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Stephanie C. v. Blue Cross Blue Shield of Massachusetts Hmo Blue, Inc.

United States Court of Appeals, First Circuit

February 17, 2016

STEPHANIE C., Individually and as Guardian of M.G., Plaintiff, Appellant,
v.
BLUE CROSS BLUE SHIELD OF MASSACHUSETTS HMO BLUE, INC., Defendant, Appellee

APPEAL FROM THE UNITED STATES DISTRICT COURT FOR THE DISTRICT OF MASSACHUSETTS. Hon. Denise J. Casper, U.S. District Judge.

Brian S. King, with whom Law Firm of Brian S. King and Jonathan M. Feigenbaum were on brief, for appellant.

Joseph D. Halpern, with whom Law Office of Joseph Halpern and Donald J. Savery were on brief, for appellee.

Before Lynch, Selya and Kayatta, Circuit Judges.

OPINION

SELYA, Circuit Judge.

In this benefits-denial case, brought pursuant to the Employee Retirement Income Security Act of 1974 (ERISA), codified in relevant part at 29 U.S.C. § § 1001-1461, Stephanie C. (Stephanie), individually and on behalf of her minor son M.G., challenges a decision of the claims administrator, Blue Cross Blue Shield of Massachusetts HMO Blue, Inc. (BCBS), partially denying her claim for benefits. The denial related to some charges incurred during M.G.'s stay at a residential/educational mental healthcare facility. The district court upheld the partial denial. See Stephanie C. v. Blue Cross Blue Shield of Mass. HMO Blue, Inc., No. 13-13250, 2015 WL 1443012, at *12 (D. Mass. Mar. 29, 2015).

In this venue, Stephanie asserts that the district court erred in failing to find that BCBS committed procedural violations; that the court appraised her benefits-denial claim through the wrong lens; and that the court, in all events, erroneously upheld the partial denial of benefits. We reject Stephanie's claims that BCBS committed procedural violations. From that point forward, however, the case raises important questions concerning what a plan sponsor or claims administrator must do to reserve discretion in the handling of benefits claims. Here, the district court did not hold BCBS to these obligations and, thus, employed the wrong standard of review when considering the partial denial of benefits. Accordingly, we vacate the district court's judgment and remand for further proceedings consistent with this opinion.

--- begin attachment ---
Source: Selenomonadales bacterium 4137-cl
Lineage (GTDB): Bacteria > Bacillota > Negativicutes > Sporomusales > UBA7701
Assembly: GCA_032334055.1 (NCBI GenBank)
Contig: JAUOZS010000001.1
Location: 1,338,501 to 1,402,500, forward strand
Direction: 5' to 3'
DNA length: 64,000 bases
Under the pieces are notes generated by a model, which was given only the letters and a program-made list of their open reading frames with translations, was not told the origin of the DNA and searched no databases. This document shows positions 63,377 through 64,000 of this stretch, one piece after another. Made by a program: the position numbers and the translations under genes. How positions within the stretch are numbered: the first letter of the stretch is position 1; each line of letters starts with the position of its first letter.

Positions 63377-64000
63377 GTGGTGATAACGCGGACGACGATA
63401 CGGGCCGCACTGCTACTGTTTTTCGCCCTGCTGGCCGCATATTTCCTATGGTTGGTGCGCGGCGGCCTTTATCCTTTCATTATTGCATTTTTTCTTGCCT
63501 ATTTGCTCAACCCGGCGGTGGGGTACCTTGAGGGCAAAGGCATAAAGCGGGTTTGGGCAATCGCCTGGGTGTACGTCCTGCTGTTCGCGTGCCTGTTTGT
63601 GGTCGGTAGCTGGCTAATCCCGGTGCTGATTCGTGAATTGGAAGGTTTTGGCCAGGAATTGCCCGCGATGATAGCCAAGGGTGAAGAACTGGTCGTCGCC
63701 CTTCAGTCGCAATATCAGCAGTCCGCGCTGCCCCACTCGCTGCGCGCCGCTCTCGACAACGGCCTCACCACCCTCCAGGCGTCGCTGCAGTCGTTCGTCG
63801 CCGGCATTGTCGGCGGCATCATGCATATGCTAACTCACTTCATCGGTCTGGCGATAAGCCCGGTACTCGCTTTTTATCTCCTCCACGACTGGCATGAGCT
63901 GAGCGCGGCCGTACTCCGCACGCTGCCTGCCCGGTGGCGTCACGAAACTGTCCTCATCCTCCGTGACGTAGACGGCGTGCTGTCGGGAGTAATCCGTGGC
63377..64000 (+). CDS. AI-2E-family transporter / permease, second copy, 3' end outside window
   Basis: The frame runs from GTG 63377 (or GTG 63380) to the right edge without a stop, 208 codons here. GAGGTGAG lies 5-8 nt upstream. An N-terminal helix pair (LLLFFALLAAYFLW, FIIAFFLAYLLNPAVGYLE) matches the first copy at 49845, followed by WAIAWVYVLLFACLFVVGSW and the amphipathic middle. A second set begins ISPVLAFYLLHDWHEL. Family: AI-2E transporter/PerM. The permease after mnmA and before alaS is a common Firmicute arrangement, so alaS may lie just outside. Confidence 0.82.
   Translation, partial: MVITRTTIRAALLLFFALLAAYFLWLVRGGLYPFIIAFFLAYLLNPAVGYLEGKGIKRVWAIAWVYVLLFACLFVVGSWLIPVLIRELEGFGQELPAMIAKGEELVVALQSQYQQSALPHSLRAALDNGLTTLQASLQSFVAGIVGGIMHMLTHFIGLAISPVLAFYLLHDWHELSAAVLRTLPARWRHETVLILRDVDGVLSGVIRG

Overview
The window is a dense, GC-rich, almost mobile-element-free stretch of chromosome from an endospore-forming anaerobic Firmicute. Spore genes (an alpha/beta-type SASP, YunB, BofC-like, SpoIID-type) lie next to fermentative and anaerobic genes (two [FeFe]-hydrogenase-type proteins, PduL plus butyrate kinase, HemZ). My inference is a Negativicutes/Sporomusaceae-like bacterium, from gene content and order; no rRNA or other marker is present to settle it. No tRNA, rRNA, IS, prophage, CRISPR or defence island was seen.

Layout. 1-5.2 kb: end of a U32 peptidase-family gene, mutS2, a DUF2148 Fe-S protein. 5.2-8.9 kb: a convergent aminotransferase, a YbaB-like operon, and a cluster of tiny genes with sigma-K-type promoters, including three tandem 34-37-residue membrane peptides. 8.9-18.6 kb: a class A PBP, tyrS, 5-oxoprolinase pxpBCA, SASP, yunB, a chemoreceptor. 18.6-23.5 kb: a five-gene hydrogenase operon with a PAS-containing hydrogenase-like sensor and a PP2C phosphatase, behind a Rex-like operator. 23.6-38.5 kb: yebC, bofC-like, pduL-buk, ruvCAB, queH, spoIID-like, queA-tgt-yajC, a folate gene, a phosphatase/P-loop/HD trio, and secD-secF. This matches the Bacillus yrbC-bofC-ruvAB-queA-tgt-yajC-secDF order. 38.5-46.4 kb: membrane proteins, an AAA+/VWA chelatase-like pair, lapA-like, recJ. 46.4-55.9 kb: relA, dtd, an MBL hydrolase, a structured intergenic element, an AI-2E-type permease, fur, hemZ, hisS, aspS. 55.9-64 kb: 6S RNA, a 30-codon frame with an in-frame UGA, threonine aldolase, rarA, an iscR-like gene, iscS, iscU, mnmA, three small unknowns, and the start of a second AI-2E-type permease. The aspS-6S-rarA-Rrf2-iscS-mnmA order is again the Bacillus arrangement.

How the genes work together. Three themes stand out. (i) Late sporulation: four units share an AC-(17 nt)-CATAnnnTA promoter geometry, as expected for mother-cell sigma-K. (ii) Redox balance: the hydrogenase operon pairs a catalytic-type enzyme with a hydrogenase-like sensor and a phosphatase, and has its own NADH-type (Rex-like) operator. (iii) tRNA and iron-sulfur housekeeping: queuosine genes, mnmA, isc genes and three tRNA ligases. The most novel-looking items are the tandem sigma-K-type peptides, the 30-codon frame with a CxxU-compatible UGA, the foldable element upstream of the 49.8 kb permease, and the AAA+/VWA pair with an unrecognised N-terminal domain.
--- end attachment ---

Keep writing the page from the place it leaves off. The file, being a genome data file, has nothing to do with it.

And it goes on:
I. BACKGROUND

Stephanie's son, M.G., is a derivative beneficiary of an ERISA-regulated group health insurance plan (the Plan) furnished by his father's employer, Harmonix Music Systems, Inc. (Harmonix). The Plan is denominated as a " Preferred Blue PPO Preferred Provider Plan," the terms of which are set out in a subscriber certificate (the Certificate). In pertinent part, the Certificate makes clear that coverage under the Plan remains subject to a determination of medical necessity made by BCBS. It specifies that the Plan covers treatment for psychiatric illnesses, including biologically based conditions (e.g., autism) and, for children until age nineteen, for non-biologically based conditions (e.g., behavioral problems). Such benefits do not accrue for residential, custodial, or medically unnecessary services, such as those performed in " educational, vocational, or recreational settings." The Certificate also stipulates that only the least intensive type of setting required for treatment of a condition will receive approval. Any non-emergency inpatient course of treatment needs approval before the patient is admitted to the facility.